5) It is building a mind-reading scanner that can tell if a given traveler is a potential danger - without the subject's knowledge - using biometric sensors. The system ... projects images onto airport screens symbols only a would-be terrorist would recognize. The logic is that people can't help reacting,, to familiar images that suddenly appear in unfamiliar places. The reaction could be a darting of the eyes, an increased heartbeat, a nervous twitch or faster breathing. This system would rely mostly on hidden cameras or sensors that can detect a slight rise in body temperature and heart rate. What is the technology company called behind this?

6) It is traditionally used to treat phobias like fear of heights or flying. Now it will be tried on soldiers returning from Iraq who are suffering from Post Traumatic Stress Disorder. Recreating 360-degree, interactive computer-generated environments, it will expose the patients back into the environment and experience where the trauma occurred. It is hoped this will help reduce anxiety as it’s designed to promote a multi-sensory emotional connection to the memory, Behavioral health providers have treatment options for Soldiers but what is this now receiving a lot of attention?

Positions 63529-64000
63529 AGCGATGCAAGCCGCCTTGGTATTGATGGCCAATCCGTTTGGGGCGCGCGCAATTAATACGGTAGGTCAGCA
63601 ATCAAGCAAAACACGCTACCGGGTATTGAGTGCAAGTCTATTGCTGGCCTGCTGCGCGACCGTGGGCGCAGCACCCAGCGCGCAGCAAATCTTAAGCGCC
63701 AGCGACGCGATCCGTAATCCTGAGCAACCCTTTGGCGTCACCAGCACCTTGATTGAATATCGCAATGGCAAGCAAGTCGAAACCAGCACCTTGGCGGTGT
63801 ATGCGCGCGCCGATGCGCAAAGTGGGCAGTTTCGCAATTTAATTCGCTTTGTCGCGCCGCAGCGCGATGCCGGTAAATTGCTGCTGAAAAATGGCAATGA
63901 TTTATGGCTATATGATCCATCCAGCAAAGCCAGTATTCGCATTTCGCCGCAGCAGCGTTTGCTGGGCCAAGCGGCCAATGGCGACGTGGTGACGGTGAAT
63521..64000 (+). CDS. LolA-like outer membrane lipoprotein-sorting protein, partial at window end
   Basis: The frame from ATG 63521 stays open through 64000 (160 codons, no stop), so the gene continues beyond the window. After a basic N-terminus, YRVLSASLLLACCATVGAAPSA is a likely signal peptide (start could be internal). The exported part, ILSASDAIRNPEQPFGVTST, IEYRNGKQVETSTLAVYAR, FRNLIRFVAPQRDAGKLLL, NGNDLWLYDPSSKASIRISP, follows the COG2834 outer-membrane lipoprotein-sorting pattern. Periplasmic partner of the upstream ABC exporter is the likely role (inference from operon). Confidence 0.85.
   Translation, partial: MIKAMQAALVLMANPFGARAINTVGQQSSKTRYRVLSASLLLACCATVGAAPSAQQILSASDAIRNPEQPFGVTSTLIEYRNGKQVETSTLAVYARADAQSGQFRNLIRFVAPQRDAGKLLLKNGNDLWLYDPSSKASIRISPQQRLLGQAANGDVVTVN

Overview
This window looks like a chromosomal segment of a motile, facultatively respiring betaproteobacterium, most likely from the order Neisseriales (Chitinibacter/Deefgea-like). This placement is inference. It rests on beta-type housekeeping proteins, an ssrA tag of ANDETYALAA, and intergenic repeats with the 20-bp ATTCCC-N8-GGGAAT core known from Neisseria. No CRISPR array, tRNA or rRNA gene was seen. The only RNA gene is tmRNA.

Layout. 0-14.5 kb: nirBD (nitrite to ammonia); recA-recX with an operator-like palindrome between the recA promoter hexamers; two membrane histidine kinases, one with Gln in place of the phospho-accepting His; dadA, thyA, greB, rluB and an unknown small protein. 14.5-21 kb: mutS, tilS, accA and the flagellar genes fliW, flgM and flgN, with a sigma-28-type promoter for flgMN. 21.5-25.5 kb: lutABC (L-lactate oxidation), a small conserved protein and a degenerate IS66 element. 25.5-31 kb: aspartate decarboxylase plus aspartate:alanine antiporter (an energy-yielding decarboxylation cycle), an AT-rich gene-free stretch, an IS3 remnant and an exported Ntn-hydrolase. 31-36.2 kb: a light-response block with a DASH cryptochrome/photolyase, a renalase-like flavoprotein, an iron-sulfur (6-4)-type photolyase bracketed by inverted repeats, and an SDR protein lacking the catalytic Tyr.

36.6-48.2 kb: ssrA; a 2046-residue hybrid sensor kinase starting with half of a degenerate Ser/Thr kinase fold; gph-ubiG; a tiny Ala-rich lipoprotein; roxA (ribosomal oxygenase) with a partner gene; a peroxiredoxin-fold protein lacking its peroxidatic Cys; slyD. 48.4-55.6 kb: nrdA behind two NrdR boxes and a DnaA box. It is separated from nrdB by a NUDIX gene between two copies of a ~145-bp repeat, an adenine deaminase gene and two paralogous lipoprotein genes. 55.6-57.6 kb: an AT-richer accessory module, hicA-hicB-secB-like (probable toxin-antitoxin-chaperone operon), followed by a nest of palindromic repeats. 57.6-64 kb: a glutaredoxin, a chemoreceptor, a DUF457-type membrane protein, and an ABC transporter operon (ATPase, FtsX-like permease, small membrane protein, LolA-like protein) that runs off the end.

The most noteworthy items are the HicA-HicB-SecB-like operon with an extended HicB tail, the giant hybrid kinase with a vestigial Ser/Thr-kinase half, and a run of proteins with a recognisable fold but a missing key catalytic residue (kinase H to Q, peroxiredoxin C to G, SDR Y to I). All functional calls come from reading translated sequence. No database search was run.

7) SF writer William Gibson included the idea of synthespians in his 1996 novel Idoru: as we have mentioned in a previous show . James Cameron, director of Avatar, has been quoted as saying that the same technology that animated the Na'vis from Pandora could also be used to bring beloved actors back to the screen. Remember Max Headroom? He was Matt Frewer in makeup to represent a CG character. And he was a spoof of this President of the synthetic actors’ guild who promised that humans in makeup will no longer take work away from synthetic actors."The word "synthespian" was coined by Jeff Kleiser. Kleiser and Diana Walczak created the first digital actor for their 1988 short film- What was it?